Automated telemetry reveals age specific differences in flight duration and speed are driven by wind conditions in a migratory songbird.

Mitchell GW, Woodworth BK, Taylor PD, Norris DR - Mov Ecol (2015)

Relationship between ∆AICc values for models relating tail and crosswind components and their interaction to flight times over the ocean (open circles connected by hatched line) and along the coast (open squares connected by solid line) at different altitudes (m) for Savannah sparrows. Wind data is from the NCEP/NOAA dataset and was accessed through the Environmental-Data Automated Track Annotation Service provided by Movebank (32 x 32 km spatial and 3 h temporal resolution; Dodge et al. [29]). All wind conditions were interpolated over space and time using inverse distance weighting to the estimated spatial and temporal midpoint of a bird’s track over the ocean and along the coast
© Copyright Policy - open-access
Related In: Results  -  Collection

License 1 - License 2
Show All Figures
getmorefigures.php?uid=PMC4537592&req=5

Fig2: Relationship between ∆AICc values for models relating tail and crosswind components and their interaction to flight times over the ocean (open circles connected by hatched line) and along the coast (open squares connected by solid line) at different altitudes (m) for Savannah sparrows. Wind data is from the NCEP/NOAA dataset and was accessed through the Environmental-Data Automated Track Annotation Service provided by Movebank (32 x 32 km spatial and 3 h temporal resolution; Dodge et al. [29]). All wind conditions were interpolated over space and time using inverse distance weighting to the estimated spatial and temporal midpoint of a bird’s track over the ocean and along the coast
Mentions: All statistical modelling was done in R 3.1.2 [40]. We visually assessed the fit of all models using residual plots. To determine the altitude at which winds were most strongly correlated with flight duration for each flight stage, we modelled flight duration as a function of tailwind component, crosswind component, and their interaction (e.g., [36]) for each of the altitudes described above. For the ocean stage, we included a random effect for ‘nest ID’ to account for potential correlations in flight duration among related individuals (ocean stage: n = 8 parent-offspring pairs; lme4 package). We did not include a random effect for ‘nest ID’ for the coastal stage models because we only tracked three parent offspring pairs. Prior to model fitting, we visually assessed the linearity of the relationship between flight duration and the wind components, and included a 2nd order term in the model when there was evidence for a curvilinear relationship. To determine the most parsimonious model for each altitude for both the coastal and ocean flight stages, we carried out an AICc model selection procedure (e.g., [41, 42]), where we compared AICc statistics for all possible model subsets (MuMIn package). In all cases the best fitting model was at least two ΔAICc units less than the model. After identifying the best model for each altitude, we then compared models among altitudes within each flight stage to determine the altitude for which model fit was best as evidenced by the lowest AICc value (Fig. 2 and Additional file 1: Tables S1 and S2). We then used the wind data from these altitudes (i.e., one altitude per flight stage) to parameterize our multilevel path model.Fig. 2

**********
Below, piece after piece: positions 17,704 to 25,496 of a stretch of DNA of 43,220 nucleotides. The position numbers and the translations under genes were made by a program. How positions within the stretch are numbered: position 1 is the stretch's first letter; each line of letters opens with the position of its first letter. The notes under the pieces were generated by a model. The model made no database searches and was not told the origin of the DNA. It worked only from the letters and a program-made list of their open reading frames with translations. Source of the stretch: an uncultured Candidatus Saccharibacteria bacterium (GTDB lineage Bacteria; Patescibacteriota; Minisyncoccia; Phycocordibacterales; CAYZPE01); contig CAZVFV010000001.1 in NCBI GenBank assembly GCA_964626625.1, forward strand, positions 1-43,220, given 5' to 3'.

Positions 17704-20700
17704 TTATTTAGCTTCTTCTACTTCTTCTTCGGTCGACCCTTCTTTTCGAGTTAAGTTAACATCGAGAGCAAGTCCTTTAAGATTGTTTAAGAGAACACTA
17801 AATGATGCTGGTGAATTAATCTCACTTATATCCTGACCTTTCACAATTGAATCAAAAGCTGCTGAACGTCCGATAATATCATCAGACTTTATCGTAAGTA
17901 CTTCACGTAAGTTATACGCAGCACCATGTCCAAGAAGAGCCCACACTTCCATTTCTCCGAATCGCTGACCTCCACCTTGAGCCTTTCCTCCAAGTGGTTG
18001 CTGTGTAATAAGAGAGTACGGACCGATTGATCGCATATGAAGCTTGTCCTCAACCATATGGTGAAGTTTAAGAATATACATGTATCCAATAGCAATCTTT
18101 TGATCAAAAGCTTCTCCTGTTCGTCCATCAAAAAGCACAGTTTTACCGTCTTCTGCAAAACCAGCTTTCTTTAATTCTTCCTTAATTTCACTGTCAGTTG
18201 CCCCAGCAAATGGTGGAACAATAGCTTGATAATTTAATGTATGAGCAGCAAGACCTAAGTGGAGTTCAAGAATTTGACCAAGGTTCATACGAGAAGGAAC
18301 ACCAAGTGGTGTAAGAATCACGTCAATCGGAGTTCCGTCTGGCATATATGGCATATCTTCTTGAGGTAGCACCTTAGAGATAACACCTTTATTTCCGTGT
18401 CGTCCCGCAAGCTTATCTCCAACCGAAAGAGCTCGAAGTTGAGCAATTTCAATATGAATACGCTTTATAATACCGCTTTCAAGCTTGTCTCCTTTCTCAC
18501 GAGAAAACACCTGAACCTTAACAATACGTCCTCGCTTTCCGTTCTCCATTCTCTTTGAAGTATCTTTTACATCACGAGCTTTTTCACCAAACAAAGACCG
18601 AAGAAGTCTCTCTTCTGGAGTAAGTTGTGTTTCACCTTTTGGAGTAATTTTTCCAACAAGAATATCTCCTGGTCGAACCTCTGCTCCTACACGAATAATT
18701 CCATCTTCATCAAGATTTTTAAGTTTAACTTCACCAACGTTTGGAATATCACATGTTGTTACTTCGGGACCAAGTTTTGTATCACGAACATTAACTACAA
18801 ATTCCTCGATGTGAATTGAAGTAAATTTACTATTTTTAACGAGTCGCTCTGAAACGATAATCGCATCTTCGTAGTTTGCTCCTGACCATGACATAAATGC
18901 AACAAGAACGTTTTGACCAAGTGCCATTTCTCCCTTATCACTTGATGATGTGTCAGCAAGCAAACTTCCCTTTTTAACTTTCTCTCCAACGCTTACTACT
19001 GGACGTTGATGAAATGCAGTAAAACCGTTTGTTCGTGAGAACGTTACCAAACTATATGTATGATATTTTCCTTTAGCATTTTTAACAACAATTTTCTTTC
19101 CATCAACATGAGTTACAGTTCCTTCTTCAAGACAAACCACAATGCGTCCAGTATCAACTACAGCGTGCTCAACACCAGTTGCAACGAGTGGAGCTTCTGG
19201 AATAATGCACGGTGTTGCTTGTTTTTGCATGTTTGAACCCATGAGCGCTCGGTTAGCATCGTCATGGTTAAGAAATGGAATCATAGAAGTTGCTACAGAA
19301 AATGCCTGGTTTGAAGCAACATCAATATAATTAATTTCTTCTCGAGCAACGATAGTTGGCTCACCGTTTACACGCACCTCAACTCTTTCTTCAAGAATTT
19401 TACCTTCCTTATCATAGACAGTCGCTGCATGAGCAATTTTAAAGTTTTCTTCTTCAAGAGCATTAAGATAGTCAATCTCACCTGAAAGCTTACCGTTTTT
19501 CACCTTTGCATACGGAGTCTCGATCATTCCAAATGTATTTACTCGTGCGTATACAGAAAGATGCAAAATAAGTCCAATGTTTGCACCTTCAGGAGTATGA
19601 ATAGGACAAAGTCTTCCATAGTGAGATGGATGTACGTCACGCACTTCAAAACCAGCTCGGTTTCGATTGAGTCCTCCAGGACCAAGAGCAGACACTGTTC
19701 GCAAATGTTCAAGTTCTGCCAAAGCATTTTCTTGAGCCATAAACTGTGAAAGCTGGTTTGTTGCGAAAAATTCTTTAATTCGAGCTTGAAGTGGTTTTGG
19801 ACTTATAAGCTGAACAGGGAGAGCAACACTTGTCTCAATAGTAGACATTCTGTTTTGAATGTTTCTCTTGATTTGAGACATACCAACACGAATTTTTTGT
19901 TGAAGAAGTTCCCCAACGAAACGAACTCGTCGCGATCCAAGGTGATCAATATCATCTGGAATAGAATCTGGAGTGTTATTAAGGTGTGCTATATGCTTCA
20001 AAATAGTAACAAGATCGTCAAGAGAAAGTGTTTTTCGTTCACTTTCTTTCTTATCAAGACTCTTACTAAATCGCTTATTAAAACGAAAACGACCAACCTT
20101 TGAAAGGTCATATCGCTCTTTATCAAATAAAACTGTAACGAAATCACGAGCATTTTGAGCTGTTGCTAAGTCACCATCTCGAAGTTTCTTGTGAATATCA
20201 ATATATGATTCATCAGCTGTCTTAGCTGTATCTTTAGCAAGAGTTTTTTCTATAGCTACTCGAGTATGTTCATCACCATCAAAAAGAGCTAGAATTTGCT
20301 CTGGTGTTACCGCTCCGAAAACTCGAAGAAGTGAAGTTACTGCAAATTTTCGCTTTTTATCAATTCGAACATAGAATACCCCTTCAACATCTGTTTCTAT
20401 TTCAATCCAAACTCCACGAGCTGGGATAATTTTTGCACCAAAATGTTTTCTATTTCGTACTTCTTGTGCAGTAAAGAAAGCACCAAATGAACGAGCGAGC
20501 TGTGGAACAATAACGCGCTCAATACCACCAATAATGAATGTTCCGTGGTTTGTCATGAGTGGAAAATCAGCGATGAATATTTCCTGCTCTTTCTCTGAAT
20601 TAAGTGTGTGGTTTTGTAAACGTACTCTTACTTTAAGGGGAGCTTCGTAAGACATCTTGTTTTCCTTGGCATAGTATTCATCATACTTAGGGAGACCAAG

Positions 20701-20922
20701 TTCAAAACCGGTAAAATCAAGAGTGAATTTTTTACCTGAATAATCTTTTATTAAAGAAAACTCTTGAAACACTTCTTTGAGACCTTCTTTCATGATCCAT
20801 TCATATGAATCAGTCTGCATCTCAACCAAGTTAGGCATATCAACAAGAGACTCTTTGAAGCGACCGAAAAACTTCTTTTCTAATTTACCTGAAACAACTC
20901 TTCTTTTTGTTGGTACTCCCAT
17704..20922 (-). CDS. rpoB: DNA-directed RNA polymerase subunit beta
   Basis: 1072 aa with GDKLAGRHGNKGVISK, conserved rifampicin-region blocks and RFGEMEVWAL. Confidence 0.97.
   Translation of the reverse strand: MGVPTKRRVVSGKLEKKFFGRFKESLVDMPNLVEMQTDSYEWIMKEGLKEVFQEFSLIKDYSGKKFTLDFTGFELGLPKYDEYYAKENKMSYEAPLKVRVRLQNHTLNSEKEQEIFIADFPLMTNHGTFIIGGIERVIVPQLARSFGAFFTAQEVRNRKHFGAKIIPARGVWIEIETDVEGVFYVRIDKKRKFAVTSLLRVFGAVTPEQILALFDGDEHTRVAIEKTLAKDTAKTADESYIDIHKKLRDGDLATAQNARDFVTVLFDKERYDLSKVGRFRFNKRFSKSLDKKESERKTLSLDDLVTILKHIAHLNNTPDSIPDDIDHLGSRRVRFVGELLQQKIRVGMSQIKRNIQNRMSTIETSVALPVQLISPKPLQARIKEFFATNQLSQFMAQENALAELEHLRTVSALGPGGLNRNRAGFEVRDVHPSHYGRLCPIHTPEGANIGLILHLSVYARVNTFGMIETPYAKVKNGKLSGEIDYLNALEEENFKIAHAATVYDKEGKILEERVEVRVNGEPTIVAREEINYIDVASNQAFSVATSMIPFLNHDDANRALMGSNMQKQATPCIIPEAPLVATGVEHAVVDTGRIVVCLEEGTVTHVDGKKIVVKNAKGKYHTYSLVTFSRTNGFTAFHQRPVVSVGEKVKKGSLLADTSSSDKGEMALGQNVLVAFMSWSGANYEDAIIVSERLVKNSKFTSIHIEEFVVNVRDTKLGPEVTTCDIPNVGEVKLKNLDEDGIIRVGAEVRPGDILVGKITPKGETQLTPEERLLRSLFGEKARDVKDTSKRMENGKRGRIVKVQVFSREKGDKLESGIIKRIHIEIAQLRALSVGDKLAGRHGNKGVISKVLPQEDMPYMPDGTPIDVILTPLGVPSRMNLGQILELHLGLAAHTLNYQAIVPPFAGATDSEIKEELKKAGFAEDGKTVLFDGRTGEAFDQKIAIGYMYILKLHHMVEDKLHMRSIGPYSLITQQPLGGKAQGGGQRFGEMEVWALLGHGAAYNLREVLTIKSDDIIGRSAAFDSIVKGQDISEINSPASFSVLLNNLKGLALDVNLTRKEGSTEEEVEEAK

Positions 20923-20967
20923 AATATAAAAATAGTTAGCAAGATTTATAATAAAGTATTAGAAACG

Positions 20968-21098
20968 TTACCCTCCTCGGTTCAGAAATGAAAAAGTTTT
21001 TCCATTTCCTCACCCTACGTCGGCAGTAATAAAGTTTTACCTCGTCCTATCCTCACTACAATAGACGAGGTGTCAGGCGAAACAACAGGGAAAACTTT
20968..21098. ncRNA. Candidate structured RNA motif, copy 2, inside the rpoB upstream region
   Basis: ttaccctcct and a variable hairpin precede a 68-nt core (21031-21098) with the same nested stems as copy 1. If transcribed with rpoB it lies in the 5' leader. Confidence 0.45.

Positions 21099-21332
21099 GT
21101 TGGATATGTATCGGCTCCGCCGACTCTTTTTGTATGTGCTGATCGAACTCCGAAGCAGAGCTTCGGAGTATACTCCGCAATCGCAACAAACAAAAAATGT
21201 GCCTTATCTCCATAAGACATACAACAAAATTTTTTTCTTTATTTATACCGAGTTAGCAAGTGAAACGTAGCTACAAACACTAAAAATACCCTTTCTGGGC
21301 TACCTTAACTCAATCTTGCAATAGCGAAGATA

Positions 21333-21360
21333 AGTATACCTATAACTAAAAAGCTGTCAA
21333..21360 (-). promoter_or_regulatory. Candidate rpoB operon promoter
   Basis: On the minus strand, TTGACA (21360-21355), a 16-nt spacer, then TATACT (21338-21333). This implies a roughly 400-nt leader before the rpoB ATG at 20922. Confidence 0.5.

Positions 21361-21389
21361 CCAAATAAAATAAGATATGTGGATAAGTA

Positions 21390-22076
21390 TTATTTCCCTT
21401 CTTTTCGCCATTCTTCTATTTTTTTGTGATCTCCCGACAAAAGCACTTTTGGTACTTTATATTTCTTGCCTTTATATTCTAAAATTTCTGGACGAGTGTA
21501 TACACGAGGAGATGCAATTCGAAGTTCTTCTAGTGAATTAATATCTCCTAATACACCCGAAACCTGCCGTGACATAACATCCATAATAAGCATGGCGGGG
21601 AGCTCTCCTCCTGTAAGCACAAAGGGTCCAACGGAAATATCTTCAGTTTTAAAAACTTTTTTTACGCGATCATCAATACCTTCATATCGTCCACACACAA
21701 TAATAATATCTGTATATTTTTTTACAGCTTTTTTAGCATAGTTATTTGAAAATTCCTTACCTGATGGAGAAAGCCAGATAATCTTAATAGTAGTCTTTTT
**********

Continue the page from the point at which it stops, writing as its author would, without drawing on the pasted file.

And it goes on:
Bottom Line: We found that juveniles departed under wind conditions that were less supportive relative to adults and that this resulted in juveniles taking 1.4 times longer to complete the same flight trajectories as adults.We also found that groundspeeds were 1.7 times faster along the coast than over the ocean given more favourable tailwinds along the coast and because birds appeared to be climbing in altitude over the ocean, diverting some energy from horizontal to vertical movement.Our results provide the first evidence that adult songbirds have considerably more efficient migratory flights than juveniles, and that this efficiency is driven by the selection of more supportive tailwind conditions aloft.

View Article: PubMed Central - PubMed

Affiliation: Department of Integrative Biology, University of Guelph, Guelph, ON N1G 2W1 Canada ; Wildlife Research Division, National Wildlife Research Center, Environment Canada, Ottawa, ON K1H 0H3 Canada.

ABSTRACT

Background: Given that winds encountered on migration could theoretically double or half the energy expenditure of aerial migrants, there should be strong selection on behaviour in relation to wind conditions aloft. However, evidence suggests that juvenile songbirds are less choosy about wind conditions at departure relative to adults, potentially increasing energy expenditure during flight. To date, there has yet to be a direct comparison of flight efficiency between free-living adult and juvenile songbirds during migration in relation to wind conditions aloft, likely because of the challenges of following known aged individual songbirds during flight. We used an automated digital telemetry array to compare the flight efficiency of adult and juvenile Savannah sparrows (Passerculus sandwichensis) as they flew nearly 100 km during two successive stages of their fall migration; a departure flight from their breeding grounds out over the ocean and then a migratory flight along a coast. Using a multilevel path modelling framework, we evaluated the effects of age, flight stage, tailwind component, and crosswind component on flight duration and groundspeed.

Results: We found that juveniles departed under wind conditions that were less supportive relative to adults and that this resulted in juveniles taking 1.4 times longer to complete the same flight trajectories as adults. We did not find an effect of age on flight duration or groundspeed after controlling for wind conditions aloft, suggesting that both age groups were flying at similar airspeeds. We also found that groundspeeds were 1.7 times faster along the coast than over the ocean given more favourable tailwinds along the coast and because birds appeared to be climbing in altitude over the ocean, diverting some energy from horizontal to vertical movement.

Conclusions: Our results provide the first evidence that adult songbirds have considerably more efficient migratory flights than juveniles, and that this efficiency is driven by the selection of more supportive tailwind conditions aloft. We suggest that the tendency for juveniles to be less choosy about wind conditions at departure relative to adults could be adaptive if the benefits of having a more flexible departure schedule exceed the time and energy savings realized during flight with more supportive winds.

No MeSH data available.


Related in: MedlinePlus